On principle, let me say this before I say the other thing, below: we're fans of Todd Friel. He's pretty much in our neighborhood, our orbit on a lot of things. When he's good, he's clever and clear and winsome.
And then there are videos like this one:
Which, let's face it ... I mean: I like Potato Soup, and I like Ice Cream, but I would be very hesitant to try Potato Soup Ice Cream because maybe not everything that is good is good when you mix it together like that. And to be fair to Todd, my twitter feed has noted that this 2 minutes is actually out of context of a larger segment on the show, and maybe that causes it to lack nuance.
Imagine with me my son and I driving along someplace, and we're discussing our mutual inclination to sin. That is: he lives with me. He sees me every day and he knows that his Dad, while awesome, is still a sinner. And because I live with him, I know that he is also a sinner. He's just like his Dad after all. So my son tells me, "Dad, I know it's a sin, but sometimes I'm just so angry I could pop, and sometimes I do. What am I going to do?"
Now imagine that what I say to him about his anger is this:
You have to try to not be angry, but if you do get angry, you can go to the cross and seek forgiveness. Think about this, son: of course I don’t want you to run out into the snow and get frostbite, but if you do, I want you to go ahead and dial 9-1-1 for help. Because that’s the Gospel – angry people get forgiveness from Jesus. Jesus makes angry people happy in God’s eyes.That's simply not it -- that's simply not how Paul talks about the problem of sin, the solution in the Gospel, and the battle for sanctification. Now, if I had less time this week, I would simply point you to this post from me from a while ago (2012) and be done with it. But I want to approach this topic in the context Todd has laid out here (such as it is) as there are important differences from that previous situation which I think you personally will benefit from.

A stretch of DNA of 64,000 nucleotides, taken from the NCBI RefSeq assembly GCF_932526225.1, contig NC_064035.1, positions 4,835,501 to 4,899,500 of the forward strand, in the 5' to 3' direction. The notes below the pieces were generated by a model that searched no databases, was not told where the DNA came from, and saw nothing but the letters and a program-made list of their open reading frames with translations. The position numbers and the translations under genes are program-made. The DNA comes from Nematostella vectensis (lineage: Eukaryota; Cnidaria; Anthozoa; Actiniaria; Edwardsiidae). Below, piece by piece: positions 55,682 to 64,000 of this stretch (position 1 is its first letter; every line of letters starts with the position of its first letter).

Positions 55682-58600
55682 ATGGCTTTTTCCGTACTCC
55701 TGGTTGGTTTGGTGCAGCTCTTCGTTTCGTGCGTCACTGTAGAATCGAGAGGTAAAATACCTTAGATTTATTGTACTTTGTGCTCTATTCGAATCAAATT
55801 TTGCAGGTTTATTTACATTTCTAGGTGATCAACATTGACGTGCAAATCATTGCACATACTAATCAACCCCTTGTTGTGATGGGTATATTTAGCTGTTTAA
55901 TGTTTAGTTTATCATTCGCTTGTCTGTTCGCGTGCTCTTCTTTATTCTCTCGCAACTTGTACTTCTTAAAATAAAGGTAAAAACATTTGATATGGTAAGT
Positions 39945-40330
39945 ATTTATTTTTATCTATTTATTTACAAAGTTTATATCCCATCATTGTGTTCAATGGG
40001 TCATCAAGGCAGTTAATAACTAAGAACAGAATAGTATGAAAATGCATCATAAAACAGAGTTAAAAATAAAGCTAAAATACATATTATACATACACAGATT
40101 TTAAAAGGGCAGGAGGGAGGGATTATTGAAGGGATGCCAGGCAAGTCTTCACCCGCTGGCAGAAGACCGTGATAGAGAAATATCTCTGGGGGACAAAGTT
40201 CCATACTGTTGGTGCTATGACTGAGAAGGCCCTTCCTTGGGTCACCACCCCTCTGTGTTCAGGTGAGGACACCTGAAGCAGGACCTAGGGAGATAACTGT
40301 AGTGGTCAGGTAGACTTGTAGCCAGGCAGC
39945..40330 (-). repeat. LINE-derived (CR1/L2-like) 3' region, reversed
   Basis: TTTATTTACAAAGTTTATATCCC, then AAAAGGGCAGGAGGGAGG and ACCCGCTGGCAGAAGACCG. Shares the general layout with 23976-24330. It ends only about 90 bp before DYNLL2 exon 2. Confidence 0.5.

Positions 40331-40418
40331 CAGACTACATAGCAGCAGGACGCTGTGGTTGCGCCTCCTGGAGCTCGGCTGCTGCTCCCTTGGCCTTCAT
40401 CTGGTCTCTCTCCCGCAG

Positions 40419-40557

But those of us who have more than God's law -- that is, those of us who have the fulfillment of the Law in the Gospel, fulfilled for us because we were yet sinners -- have the means to do something other than what seems right in our own eyes.
First, we have the ability to see that Christ died to highlight the great value of the things which God has set forth as holy through the great price which Holiness demands. This should give us a measuring stick which upsets the apple cart of what seems good in our own eyes at least long enough to reset our thinking caps. Second, we have the ability to see that we are changed by the death of Christ from those who were no people at all to being God's holy people. born again with a new ability to want what God wants. That's New Covenant language, I'll grant you, but what it means is that we are no longer dragged around by the cares of this world, but willing to do what God wants us to do. It's funny that here when it matters most Todd misses this when in other places he has been so adamant that an unwillingness to do what God wants is a sign that one might actually not be saved at all. Third, the reason handing a child a condom and saying, "well, best of luck; don't use that unless you have to," seems to look a lot like Todd's version of how to handle this is because it really is a lot the same. That is, it is offering the wrong solution to the problem by looking only at the consequences and not at the causes.
The right solution here (and there are more, which I suggest are best discussed between a child and a parent rather than on a blog) is not to find the way to resolve the worst possible moral failure before it happens. It is to use the solution God gave us in order to see the problem for what it is and see his solution for what it is really doing for us in order to defeat the problem, not to merely hope that we don't have to trust Jesus to forgive us for that.